Green Energy Program Dropped in Connecticut

Green Mountain Energy Company, a national retail provider of cleaner electricity, says it will discontinue serving all of its 1,312 customers in Connecticut as of March 31, 2003.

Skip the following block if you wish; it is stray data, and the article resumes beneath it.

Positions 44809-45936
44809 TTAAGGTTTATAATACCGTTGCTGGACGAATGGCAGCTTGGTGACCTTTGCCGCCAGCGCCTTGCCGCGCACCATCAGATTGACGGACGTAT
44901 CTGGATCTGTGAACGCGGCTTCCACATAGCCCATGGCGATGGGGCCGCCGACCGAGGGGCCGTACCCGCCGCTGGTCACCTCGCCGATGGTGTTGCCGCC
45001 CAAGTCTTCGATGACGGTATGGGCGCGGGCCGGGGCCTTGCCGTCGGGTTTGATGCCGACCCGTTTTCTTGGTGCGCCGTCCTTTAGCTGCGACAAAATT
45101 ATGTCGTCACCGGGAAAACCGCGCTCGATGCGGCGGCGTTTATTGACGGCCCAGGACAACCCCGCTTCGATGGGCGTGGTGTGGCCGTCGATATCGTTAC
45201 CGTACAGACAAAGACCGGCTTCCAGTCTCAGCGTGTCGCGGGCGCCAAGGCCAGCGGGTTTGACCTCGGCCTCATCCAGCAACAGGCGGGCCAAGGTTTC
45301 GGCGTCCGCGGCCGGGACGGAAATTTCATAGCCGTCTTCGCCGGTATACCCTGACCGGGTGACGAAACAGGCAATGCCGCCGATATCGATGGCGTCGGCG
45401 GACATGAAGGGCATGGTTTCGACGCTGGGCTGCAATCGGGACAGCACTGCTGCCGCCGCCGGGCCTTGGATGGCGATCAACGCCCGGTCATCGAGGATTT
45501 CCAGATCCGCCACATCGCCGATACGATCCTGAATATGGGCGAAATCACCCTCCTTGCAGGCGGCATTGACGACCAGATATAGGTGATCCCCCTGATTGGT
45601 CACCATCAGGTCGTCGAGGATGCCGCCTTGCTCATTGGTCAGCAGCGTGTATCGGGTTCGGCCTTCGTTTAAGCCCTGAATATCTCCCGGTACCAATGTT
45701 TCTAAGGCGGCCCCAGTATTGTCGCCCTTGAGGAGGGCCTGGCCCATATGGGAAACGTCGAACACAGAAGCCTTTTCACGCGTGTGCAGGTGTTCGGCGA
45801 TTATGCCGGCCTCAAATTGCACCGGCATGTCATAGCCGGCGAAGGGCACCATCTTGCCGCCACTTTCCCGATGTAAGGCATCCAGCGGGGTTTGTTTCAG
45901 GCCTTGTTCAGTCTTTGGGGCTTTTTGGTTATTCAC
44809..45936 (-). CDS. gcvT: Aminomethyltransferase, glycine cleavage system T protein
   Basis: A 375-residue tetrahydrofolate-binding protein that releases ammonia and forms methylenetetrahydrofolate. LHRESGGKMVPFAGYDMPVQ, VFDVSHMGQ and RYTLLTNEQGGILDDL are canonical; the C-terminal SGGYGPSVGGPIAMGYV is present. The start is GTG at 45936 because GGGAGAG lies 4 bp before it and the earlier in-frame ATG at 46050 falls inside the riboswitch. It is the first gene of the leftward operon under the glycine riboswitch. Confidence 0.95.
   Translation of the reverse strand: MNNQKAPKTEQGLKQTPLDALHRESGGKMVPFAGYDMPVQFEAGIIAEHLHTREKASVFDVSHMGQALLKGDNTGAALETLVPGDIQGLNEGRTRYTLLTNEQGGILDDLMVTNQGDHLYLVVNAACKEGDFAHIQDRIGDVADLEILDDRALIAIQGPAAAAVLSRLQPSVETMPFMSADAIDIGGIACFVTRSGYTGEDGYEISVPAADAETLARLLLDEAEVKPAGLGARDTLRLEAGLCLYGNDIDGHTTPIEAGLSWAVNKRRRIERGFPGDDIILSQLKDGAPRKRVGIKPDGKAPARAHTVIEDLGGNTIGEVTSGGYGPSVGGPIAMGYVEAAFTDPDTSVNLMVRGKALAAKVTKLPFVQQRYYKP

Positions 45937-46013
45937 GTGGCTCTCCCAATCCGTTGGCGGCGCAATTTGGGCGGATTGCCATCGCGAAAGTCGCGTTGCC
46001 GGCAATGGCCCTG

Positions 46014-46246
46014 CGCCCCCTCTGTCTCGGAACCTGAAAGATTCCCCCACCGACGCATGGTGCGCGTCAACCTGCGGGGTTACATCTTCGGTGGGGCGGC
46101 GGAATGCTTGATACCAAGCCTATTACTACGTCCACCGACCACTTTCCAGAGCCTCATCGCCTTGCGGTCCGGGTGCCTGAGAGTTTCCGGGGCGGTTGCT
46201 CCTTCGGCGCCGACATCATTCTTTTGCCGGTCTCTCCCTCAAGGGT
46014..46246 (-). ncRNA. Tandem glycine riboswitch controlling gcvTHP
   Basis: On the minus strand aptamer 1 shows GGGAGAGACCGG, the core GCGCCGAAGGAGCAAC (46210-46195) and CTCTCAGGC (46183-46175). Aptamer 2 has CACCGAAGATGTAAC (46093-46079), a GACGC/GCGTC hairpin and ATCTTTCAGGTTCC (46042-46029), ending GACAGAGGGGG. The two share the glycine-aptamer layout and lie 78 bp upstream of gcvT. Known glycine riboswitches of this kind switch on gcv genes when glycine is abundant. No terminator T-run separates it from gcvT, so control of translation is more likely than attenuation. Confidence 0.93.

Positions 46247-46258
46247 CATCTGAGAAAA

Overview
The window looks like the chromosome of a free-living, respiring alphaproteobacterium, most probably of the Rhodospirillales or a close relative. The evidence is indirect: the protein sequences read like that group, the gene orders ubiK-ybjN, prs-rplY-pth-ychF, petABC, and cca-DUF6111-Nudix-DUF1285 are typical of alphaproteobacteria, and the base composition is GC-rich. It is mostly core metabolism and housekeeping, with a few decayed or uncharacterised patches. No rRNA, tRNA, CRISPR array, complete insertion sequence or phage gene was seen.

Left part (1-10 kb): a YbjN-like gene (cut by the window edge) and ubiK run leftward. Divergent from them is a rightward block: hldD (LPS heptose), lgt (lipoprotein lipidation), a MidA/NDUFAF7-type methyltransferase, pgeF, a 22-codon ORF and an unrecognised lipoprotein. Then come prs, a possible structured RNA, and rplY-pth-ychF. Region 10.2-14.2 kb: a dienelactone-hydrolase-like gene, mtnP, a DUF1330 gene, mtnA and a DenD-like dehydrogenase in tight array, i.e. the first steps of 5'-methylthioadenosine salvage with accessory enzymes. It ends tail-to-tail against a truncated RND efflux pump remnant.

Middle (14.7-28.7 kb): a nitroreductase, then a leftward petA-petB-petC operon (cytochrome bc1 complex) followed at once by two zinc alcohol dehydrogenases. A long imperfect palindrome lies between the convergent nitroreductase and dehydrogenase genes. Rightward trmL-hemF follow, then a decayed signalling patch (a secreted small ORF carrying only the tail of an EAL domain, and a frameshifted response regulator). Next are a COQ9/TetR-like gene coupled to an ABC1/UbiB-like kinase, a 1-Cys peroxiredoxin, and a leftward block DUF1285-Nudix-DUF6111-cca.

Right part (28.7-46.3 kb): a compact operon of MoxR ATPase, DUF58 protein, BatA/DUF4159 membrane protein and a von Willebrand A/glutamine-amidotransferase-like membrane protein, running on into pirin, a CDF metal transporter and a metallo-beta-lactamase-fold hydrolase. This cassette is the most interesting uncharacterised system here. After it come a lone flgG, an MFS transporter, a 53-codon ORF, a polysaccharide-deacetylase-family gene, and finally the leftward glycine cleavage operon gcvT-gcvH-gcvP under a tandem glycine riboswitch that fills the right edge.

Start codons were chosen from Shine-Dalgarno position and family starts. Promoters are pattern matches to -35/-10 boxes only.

Wayne, Pennsylvania – January 20, 2003 [] The company cited regulations that make it cost prohibitive to bring pollution-free energy into Connecticut, as well as the overall lack of a competitive electric market in the state, for its decision to cease operations. The company says it will focus its efforts in the eastern U.S. on expanding its customer base in New Jersey, New York and Pennsylvania In recent months Green Mountain Energy Company had been the only energy supplier actively signing up residential customers in Connecticut. The company began marketing its brand of pollution-free electricity to Connecticut electric customers in January 2001. “Green Mountain Energy Company is all about changing the way power is made by offering cleaner electricity from less-polluting energy sources. Unfortunately, regulatory hurdles in Connecticut have made it impossible to continue offering our customers pollution-free electricity service in an affordable manner,” said A. Clifton Payne, Jr. eastern region president for Green Mountain Energy Company. “This decision didn’t come easily or quickly. We’ve spent countless days over the last year meeting with state legislators and regulators to make the case for electric competition in Connecticut.” Specifically, three factors led to the company’s decision to discontinue its service in Connecticut: the artificially low, fixed Standard Offer rate does not reflect the true cost of electricity; New rules adopted in the last year by the regional power grid serving the New England states place limitations and excessive costs on Green Mountain Energy Company’s ability to secure pollution-free wind electricity for Connecticut customers. With no wind power generation available in Connecticut, Green Mountain Energy Company imported Renewable Energy from upstate New York; in a recent report to the state legislature, the Connecticut Department of Public Utility Control (DPUC) and the Office of Consumer Counsel (OCC) concluded that “The competitive retail market has not developed.” “Without true customer choice, Renewable Energy offerings and rate savings on the retail market are not viable at this time in Connecticut, as demonstrated by the fact that other energy suppliers have stopped serving customers in the state,” Payne said. SmartPower Connecticut and its collaborating partners, Environment Northeast, Clean Water Fund and the Interreligious Eco-Justice Network responded to the news expressing strong confidence in the future of Renewable Energy in Connecticut. “Connecticut has been, and will continue to be a leader in recognizing the importance of clean, Renewable Energy,” said Brian F. Keane, Executive Director of SmartPower Connecticut. “The news from Green Mountain Energy today is a foreseeable ‘growing pain’ as we continue to shift from an economy based on polluting fossil fuels to one based on non-polluting Renewable Energy.” Many have argued that Green Mountain Energy’s announcement poses a temporary setback for those who choose to purchase their power from green sources, such as wind, water and solar energy generators. SmartPower Connecticut and its collaborators said the action has strengthened their resolve to start a discussion about market policies, seek new green energy suppliers and encourage technologies that advance electricity generation through non-polluting sources. The collaborators’ goals include: Promoting changes to Connecticut’s Renewable Portfolio Standard (RPS), the standard for the amount of Renewable Energy the state’s suppliers must include in their electricity offerings; fixing market rules that deter new energy suppliers from entering Connecticut’s deregulated energy market; and encouraging new green energy marketers to enter the state.
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